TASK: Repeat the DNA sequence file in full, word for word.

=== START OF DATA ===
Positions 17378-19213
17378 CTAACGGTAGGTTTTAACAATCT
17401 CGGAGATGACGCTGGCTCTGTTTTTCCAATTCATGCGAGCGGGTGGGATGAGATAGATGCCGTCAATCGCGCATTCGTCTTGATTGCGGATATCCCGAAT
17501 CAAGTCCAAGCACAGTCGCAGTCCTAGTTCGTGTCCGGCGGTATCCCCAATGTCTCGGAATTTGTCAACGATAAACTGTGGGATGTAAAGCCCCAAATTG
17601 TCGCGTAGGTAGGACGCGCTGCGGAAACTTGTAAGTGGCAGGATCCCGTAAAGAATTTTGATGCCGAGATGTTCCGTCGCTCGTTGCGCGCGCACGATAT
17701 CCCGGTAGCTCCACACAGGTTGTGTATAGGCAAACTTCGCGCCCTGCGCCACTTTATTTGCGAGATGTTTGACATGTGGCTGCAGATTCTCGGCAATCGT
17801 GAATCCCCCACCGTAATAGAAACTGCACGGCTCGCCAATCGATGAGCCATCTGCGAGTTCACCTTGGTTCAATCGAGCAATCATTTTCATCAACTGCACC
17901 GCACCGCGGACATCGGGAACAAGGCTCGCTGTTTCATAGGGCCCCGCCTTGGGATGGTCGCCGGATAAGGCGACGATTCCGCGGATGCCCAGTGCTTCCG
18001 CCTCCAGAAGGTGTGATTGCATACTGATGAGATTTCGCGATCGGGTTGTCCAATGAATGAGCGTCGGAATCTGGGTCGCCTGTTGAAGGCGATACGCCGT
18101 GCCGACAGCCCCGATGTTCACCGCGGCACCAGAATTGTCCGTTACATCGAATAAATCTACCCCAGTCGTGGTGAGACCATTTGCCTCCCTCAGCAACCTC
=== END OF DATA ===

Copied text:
Positions 17378-19213
17378 CTAACGGTAGGTTTTAACAATCT
17401 CGGAGATGACGCTGGCTCTGTTTTTCCAATTCATGCGAGCGGGTGGGATGAGATAGATGCCGTCAATCGCGCATTCGTCTTGATTGCGGATATCCCGAAT
17501 CAAGTCCAAGCACAGTCGCAGTCCTAGTTCGTGTCCGGCGGTATCCCCAATGTCTCGGAATTTGTCAACGATAAACTGTGGGATGTAAAGCCCCAAATTG
17601 TCGCGTAGGTAGGACGCGCTGCGGAAACTTGTAAGTGGCAGGATCCCGTAAAGAATTTTGATGCCGAGATGTTCCGTCGCTCGTTGCGCGCGCACGATAT
17701 CCCGGTAGCTCCACACAGGTTGTGTATAGGCAAACTTCGCGCCCTGCGCCACTTTATTTGCGAGATGTTTGACATGTGGCTGCAGATTCTCGGCAATCGT
17801 GAATCCCCCACCGTAATAGAAACTGCACGGCTCGCCAATCGATGAGCCATCTGCGAGTTCACCTTGGTTCAATCGAGCAATCATTTTCATCAACTGCACC
17901 GCACCGCGGACATCGGGAACAAGGCTCGCTGTTTCATAGGGCCCCGCCTTGGGATGGTCGCCGGATAAGGCGACGATTCCGCGGATGCCCAGTGCTTCCG
18001 CCTCCAGAAGGTGTGATTGCATACTGATGAGATTTCGCGATCGGGTTGTCCAATGAATGAGCGTCGGAATCTGGGTCGCCTGTTGAAGGCGATACGCCGT
18101 GCCGACAGCCCCGATGTTCACCGCGGCACCAGAATTGTCCGTTACATCGAATAAATCTACCCCAGTCGTGGTGAGACCATTTGCCTCCCTCAGCAACCTC